Helen Zille Julius Malema colonialism

Photo: Democratic Alliance / Flickr

Helen Zille drags Julius Malema as she clarifies colonialism comments

This is the spice we want to see. Helen Zille has been forced to defend her views on colonialism again, and dragged Julius Malema into the debate.

Helen Zille Julius Malema colonialism

Photo: Democratic Alliance / Flickr

It’s an utterance that will, rather unfortunately, follow Helen Zille around for the rest of her political career. The outgoing Western Cape premier had previously Tweeted her praise for certain aspects of colonialism, and a large portion of social media users have held her in contempt ever since.

Her initial Tweet has perhaps been taken out of context, but it still proved divisive enough to ruffle plenty of feathers. Earlier on Friday, Zille was drawn into yet another debate on the issue and stood her ground – she even found space to throw a little shade at Julius Malema, too.

Helen Zille Tweets on colonialism

She was challenged by a pro-ANC account which accused her of dismissing colonialism’s ills. The former DA leader was in no mood to accept this version of events however, explaining the nuance to her statements:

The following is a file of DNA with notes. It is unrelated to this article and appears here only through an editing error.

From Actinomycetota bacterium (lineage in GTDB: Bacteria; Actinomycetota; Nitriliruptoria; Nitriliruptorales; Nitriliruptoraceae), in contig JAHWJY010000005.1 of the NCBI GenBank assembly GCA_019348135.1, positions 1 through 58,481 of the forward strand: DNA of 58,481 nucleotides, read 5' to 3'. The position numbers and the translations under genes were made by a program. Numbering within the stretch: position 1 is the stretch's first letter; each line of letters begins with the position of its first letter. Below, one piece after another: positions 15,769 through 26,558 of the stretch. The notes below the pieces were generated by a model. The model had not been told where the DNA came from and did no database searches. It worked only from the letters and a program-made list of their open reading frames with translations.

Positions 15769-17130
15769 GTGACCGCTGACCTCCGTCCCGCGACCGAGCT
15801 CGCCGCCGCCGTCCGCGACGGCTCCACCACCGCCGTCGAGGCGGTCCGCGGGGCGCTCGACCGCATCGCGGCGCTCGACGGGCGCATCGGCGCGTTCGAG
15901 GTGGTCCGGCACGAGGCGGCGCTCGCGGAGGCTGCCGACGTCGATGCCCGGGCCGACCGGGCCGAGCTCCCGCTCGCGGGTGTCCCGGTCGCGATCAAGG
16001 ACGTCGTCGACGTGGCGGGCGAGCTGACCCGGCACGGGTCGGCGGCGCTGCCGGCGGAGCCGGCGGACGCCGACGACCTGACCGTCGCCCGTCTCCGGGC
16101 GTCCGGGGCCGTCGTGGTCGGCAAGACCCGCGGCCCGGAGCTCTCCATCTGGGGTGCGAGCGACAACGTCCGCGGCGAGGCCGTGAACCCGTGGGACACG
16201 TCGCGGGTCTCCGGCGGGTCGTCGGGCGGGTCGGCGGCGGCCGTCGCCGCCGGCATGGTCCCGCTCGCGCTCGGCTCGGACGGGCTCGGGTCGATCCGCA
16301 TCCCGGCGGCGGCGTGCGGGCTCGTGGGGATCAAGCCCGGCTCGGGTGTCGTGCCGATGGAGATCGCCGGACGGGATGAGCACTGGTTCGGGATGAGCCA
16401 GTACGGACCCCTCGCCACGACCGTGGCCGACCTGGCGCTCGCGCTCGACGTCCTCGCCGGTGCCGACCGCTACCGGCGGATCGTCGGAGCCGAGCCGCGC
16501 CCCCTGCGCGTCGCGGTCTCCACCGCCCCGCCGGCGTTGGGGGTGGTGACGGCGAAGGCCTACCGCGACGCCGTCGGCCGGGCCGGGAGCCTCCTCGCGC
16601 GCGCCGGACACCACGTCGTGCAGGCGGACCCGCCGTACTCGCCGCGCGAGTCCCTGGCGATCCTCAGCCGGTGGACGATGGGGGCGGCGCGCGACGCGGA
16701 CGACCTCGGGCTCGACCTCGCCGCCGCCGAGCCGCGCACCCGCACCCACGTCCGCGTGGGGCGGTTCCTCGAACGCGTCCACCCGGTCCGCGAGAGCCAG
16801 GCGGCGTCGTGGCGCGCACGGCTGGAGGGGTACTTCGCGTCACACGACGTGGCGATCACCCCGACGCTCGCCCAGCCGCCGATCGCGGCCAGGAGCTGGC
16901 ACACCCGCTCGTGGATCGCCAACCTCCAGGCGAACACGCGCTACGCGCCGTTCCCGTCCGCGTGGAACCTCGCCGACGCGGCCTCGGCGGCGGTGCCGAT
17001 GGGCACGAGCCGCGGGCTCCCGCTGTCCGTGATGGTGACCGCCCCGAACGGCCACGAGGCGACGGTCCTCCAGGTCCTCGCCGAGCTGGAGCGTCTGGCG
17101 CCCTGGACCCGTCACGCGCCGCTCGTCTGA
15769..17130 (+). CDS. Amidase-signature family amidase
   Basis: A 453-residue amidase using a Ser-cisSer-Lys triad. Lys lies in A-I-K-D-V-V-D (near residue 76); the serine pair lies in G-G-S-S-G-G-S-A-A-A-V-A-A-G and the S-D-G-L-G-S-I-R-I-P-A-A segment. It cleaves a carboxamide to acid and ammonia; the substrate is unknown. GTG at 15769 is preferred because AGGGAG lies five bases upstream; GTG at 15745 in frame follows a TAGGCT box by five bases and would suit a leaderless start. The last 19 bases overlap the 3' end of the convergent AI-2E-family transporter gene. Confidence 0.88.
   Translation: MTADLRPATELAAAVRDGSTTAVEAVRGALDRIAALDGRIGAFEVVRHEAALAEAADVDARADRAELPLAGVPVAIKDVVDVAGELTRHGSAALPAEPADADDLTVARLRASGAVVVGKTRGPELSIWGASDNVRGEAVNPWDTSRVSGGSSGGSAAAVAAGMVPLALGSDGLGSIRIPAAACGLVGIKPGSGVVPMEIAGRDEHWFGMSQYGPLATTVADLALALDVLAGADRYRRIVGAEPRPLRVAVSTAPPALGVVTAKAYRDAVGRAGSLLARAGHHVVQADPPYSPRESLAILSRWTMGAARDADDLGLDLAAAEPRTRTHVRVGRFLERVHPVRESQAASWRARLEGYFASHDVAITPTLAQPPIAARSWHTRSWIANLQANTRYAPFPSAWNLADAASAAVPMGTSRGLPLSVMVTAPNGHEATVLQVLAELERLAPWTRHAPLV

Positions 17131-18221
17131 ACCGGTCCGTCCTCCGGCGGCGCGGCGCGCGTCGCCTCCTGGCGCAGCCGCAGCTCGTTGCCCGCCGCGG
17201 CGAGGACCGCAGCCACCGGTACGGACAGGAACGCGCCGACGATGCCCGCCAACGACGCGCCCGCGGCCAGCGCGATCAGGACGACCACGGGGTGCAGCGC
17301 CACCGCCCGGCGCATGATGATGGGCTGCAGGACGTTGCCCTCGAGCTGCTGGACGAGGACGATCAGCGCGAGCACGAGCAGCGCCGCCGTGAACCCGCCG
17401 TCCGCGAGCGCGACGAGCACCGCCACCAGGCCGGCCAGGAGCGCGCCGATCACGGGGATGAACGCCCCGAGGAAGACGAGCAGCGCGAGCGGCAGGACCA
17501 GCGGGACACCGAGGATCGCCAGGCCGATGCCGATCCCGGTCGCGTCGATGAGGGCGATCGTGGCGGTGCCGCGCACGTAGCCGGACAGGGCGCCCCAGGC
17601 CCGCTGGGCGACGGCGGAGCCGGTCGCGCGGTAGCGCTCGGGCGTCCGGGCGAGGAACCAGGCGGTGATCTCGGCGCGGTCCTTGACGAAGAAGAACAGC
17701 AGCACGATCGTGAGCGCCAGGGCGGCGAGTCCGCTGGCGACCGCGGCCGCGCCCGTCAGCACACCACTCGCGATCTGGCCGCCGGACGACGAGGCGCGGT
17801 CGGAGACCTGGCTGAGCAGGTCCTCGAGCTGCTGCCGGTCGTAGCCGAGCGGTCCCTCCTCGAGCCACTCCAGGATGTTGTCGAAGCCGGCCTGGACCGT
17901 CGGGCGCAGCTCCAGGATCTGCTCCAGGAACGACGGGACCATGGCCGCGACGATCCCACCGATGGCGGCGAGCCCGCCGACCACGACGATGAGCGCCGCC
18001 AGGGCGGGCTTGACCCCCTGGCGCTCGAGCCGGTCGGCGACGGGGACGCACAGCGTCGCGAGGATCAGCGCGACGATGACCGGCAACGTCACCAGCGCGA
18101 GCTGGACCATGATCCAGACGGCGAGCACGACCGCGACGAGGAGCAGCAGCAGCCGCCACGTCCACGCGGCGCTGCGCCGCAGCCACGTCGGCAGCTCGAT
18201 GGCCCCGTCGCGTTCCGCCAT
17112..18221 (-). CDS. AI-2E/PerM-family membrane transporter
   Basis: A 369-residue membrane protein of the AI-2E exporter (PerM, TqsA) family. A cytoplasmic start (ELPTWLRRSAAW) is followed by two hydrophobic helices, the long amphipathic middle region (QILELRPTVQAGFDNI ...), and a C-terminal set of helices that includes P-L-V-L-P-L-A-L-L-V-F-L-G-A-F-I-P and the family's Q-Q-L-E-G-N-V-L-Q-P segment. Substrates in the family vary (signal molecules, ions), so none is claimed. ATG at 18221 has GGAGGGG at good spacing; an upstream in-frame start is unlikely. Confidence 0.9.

Julius Malema dragged into the debate

She wasn’t finished there, either. Helen Zille refused to back down on the matter and attacked those who could not understand the layers to her argument. The politician then added a little spice to proceedings, saying that Julius Malema has also made similar controversial points about oppressive regimes:

“As loathe as I am to say so, the very concept of a state is a legacy of colonialism. Its legacy was tragic, but as I said, not ONLY negative. A capable state is essential to running modern democracies.”

“Julius Malema [has previously said] things were better under apartheid. It seems no-one was offended by that. I was talking about aspects of colonialism’s legacy which is NOT the same thing.”

Helen Zille

“State capture started in the Mandela years” – Helen Zille

It caps an eventful 24 hours for Zille, who also made some bold claims during a speech in Kempton Park. She suggested that state capture began during Nelson Mandela’s time as president, blaming him for encouraging “cadre deployment” and handing out government roles to his close acquaintances. Sjoe, Helen isn’t playing about this week.